Monday, April 11, 2011

Status Quo by Pastor Bettye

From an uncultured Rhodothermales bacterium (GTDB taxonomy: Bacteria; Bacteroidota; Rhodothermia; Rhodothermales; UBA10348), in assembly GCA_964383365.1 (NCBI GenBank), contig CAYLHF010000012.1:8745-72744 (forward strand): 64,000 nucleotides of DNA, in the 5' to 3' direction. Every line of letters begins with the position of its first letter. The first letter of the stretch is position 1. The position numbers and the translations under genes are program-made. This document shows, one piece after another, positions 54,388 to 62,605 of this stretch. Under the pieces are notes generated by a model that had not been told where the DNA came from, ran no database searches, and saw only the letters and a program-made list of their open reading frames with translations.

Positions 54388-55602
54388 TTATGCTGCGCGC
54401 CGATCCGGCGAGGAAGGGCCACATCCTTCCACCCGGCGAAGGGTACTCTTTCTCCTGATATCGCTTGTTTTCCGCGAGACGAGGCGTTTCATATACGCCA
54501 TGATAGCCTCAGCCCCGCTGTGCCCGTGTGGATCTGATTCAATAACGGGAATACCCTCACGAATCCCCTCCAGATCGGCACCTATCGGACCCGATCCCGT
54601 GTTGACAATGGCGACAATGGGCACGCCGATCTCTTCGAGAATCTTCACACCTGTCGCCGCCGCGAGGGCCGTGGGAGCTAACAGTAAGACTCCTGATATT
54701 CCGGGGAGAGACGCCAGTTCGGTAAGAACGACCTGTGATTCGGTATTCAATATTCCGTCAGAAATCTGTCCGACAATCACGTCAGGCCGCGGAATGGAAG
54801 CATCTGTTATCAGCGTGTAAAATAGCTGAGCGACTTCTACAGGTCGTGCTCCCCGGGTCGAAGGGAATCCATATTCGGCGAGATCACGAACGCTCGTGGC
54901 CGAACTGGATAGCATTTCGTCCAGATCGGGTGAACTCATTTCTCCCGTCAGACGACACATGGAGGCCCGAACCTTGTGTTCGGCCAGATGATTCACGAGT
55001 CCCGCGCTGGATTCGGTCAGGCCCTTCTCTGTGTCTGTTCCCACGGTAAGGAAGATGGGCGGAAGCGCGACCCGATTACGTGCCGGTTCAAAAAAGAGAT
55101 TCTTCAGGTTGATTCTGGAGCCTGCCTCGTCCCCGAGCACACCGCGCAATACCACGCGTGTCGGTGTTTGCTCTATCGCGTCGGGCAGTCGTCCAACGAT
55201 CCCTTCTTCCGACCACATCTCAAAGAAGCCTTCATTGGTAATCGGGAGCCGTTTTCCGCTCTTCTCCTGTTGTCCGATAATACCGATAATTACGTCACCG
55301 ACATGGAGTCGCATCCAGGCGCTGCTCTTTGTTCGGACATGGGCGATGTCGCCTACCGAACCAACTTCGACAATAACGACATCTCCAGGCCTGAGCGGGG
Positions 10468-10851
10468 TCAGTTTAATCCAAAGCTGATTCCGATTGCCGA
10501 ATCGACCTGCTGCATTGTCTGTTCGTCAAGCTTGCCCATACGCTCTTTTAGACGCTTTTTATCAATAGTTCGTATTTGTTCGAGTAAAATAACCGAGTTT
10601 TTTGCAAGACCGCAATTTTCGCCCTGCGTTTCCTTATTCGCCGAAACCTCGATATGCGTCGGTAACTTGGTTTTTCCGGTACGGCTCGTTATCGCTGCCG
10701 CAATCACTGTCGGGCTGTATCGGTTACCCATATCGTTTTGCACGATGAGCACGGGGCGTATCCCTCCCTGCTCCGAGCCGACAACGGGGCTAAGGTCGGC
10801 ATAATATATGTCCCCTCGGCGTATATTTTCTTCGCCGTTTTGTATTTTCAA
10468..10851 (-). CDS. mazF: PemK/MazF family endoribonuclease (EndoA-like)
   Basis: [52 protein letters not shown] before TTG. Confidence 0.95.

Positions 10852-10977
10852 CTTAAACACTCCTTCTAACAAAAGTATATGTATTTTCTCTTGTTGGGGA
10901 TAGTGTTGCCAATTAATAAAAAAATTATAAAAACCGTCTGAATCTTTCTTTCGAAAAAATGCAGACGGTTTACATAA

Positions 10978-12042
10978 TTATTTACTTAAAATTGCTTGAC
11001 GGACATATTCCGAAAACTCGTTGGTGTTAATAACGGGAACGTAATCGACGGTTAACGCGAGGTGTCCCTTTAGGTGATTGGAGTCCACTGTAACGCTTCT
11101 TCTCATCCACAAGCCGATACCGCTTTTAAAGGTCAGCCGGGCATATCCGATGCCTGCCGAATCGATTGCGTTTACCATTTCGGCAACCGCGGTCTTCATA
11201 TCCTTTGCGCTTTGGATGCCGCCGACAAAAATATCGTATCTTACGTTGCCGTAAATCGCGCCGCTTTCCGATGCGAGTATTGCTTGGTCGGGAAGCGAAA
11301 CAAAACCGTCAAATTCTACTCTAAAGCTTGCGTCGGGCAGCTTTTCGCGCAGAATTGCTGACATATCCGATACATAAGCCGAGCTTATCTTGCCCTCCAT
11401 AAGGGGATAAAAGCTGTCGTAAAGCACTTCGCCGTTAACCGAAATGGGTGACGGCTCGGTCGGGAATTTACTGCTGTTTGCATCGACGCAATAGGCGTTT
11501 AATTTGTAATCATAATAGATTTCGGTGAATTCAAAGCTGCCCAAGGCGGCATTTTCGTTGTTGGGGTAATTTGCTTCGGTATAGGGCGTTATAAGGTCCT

April 10th, 2011 John 11: 1 – 53 The Fifth Sunday in Lent Status Quo Grace, mercy and peace to you this day in the name of Jesus, the one who came that we might know eternal life. Amen Part One : The Ending Our Lenten journey is a journey of preparation. All that we read and study as Christians during these forty plus days are crafted, prepared to get us to one place…the cross of Christ. Our final steps to the cross are prophesized today by the High Priest Caiaphas, a Pharisee dedicated to maintaining the status quo. Today’s text revels that for good political reasons, perhaps even patriotic reasons of ethnic solidarity one man, namely Jesus should die. After all, Caiaphas explains, we do not want this renegade Jew to continue his SIGNS and “tick off” the government and thus affect the lifestyle so carefully crafted and protected by the Temple elite. Jesus is a threat to a tenuous balance between Jews and Romans. This balance offered the Jews a semi- peaceful controlled life style….a status quo that must be continued. This meant that one man must die for the people. One man must die for the people. With this statement we hear the prophecy of one of the Christian church’s theological tenets or building blocks to the Christian faith. From the high priest Caiaphas, the Christian church first hears the theology of atonement – the self- sacrifice of one by whom not only the Jews, not only believers but the entire cosmos, the whole created order will be saved. God in the words of Caiaphas is transfiguring the evil plot of the moment into the gospel story itself. One must die for all. It is this moment for which Jesus was born. It is not proclaimed in glory but in hate filled, fear filled tones of one trying desperately to maintain the status quo. Part Two – How we got to the ending Back to the story of Lazarus. The story of Jesus and Lazarus is especially poignant when the readers engage the story only in the words of Jesus. The clarity of Jesus road to the prophecy of Caiaphas is seen then in words of Jesus without the additional comments of the other participants. The road to the prophecy of Caiaphas as well of the foretelling of the road to the cross and the empty tomb is granted the listener who is sensitive to the words of Jesus. Listen to just the words of Jesus from John 11: 1 - 45 “This sickness will not end in death. No, it is for God’s glory so that God’s Son may be glorified through it.” “Let us go back to Judea.” “Are there not twelve hours of daylight? Anyone who walks in the daytime will not stumble, for they see by this world’s light. 10 It is when a person walks at night that they stumble, for they have no light.” “Lazarus is dead, 15 and for your sake I am glad I was not there, so that you may believe. But let us go to him.” “Your brother will rise again.” “I am the resurrection and the life. The one who believes in me will live, even though they die; 26 and whoever lives by believing in me will never die. Do you believe this?” 35 Jesus wept. “Take away the stone,” he said. “Did I not tell you that if you believe, you will see the glory of God?” , “Father, I thank you that you have heard me. 42 I knew that you always hear me, but I said this for the benefit of the people standing here, that they may believe that you sent me.” 43 When he had said this, Jesus called in a loud voice, “Lazarus, come out!” , “Take off the grave clothes and let him go.” Out of context, flying in the face of any status quo experiences the reader can imagine…what did you just hear? From the words of Jesus we learn to today what is to come and why and to God’s glory. We begin the final countdown of Lent with a preview of one man’s death and resurrection as Lord of Lords. And still we hear the following: 45 Therefore many of the Jews who had come to visit Mary, and had seen what Jesus did, believed in him. 46 But some of them went to the Pharisees and told them what Jesus had done. 47 Then the chief priests and the Pharisees called a meeting of the Sanhedrin. “What are we accomplishing?” they asked. “Here is this man performing many signs. 48 If we let him go on like this, everyone will believe in him, and then the Romans will come and take away both our temple and our nation.” 49 Then one of them, named Caiaphas, who was high priest that year, spoke up, “You know nothing at all! 50 You do not realize that it is better for you that one man die for the people than that the whole nation perish.” 51 He did not say this on his own, but as high priest that year he prophesied that Jesus would die for the Jewish nation, 52 and not only for that nation but also for the scattered children of God, to bring them together and make them one. 53 So from that day on they plotted to take his life. John 11: 45 – 53 The story of Lazarus is a foretelling of the events which will unfold in the three days of what the Christians call the triduum – the three days of death which begin Holy Thursday, include Good Friday and is completed on Holy Saturday with an Easter Vigil. Today we hear from the words of Jesus what to expect on those days and why. At the death of Lazarus we hear the promise of the resurrection. WE learn that what God is about to do in Jesus will glory the Father. We hear how Jesus removes all illness and heals which also means “to save”. We hear that Jesus as both human and divine shares our bed of emotions as “weeps” for us. We learn that Jesus will stand for us in front of the Father out of great love. We see today that the stone will be rolled away and the grave clothes no longer bid the dead to the grave. At the resurrection of Lazarus we hear the reason for the cross. Embedded within the three days we see how God has disrupted the status quo with a willing sacrificial lamb. We continue our thought filled Lenten journey today with a prophecy that is a cornerstone of the Christian church. Next Sunday we will see the brevity with which people trust in the promises of God in order to maintain the status quo………..